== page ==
Wednesday, February 16, 2011

Katie's Angel

I would like you to read two of my favorite quotes and please read them slowly so they really sink in....

"There are only two ways to live your life. One is as though nothing is a miracle. The other is as though everything is a miracle." - Albert Einstein 

"To the world you may be one person, but to one person you may be the world." - Heather Cortez

When I read these there is one person who I think of every time and that is a lovely woman named Amy.  Amy is Anna Cate''s angel.  

We met Amy, five years ago when Anna Cate was in private school and instantly feel in love with her.   Amy worked with Anna Cate on a rotating basis at school and when it came time to leave the private school we asked Amy if she would like to continue working with Anna Cate.  That day changed our lives forever.  Amy is the best thing that could have happened to Anna Cate!   She is smart, fun, beautiful, and everything in between.  But what is most important is she "knows"  Anna Cate.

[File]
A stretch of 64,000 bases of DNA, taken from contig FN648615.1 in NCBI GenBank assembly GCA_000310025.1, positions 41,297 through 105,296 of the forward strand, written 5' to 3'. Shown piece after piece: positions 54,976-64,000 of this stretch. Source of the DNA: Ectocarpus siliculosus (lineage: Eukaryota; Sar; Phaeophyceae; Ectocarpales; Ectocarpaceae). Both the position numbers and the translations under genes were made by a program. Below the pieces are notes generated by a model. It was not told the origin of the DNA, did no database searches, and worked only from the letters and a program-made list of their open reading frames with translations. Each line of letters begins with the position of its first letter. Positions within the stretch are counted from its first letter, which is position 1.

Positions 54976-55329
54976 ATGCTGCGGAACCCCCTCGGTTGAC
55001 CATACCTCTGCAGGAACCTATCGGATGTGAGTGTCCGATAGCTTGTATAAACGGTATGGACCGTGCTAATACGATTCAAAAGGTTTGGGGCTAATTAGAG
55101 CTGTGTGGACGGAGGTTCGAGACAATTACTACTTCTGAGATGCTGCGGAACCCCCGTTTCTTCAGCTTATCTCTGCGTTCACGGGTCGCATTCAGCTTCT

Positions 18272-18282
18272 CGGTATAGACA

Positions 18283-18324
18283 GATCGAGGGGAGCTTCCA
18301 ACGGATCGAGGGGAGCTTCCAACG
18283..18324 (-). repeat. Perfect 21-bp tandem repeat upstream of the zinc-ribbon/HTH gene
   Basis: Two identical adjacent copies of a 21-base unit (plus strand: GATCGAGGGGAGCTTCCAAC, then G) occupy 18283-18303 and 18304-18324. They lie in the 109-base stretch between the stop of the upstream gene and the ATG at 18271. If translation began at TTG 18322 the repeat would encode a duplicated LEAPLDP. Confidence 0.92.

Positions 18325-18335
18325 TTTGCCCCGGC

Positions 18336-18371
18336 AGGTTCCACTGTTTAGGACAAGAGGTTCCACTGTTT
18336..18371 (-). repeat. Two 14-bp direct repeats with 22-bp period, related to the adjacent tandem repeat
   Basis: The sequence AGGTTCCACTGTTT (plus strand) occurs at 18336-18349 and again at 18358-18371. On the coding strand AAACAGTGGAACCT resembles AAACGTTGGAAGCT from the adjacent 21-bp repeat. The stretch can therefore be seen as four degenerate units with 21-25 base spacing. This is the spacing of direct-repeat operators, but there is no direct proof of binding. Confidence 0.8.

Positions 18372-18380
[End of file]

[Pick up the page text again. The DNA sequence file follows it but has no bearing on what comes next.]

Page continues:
Amy is with Anna Cate at school throughout the day helping her in every and any way she needs it.  Not only does she help her learn her school work in a modified version of what Anna Cate can understand, but she doesn't mind putting on her "girlie" hat and trying to think of the best ways to help Anna Cate be like her peers in any given situation.  She wants her to be a typical 9 year old!  She asks Anna Cate's friends constantly for ideas and wants their perspective as they are the best examples for Katie.  There is only one reason I know that Amy fights so hard to Anna Cate and that is because she believes in her.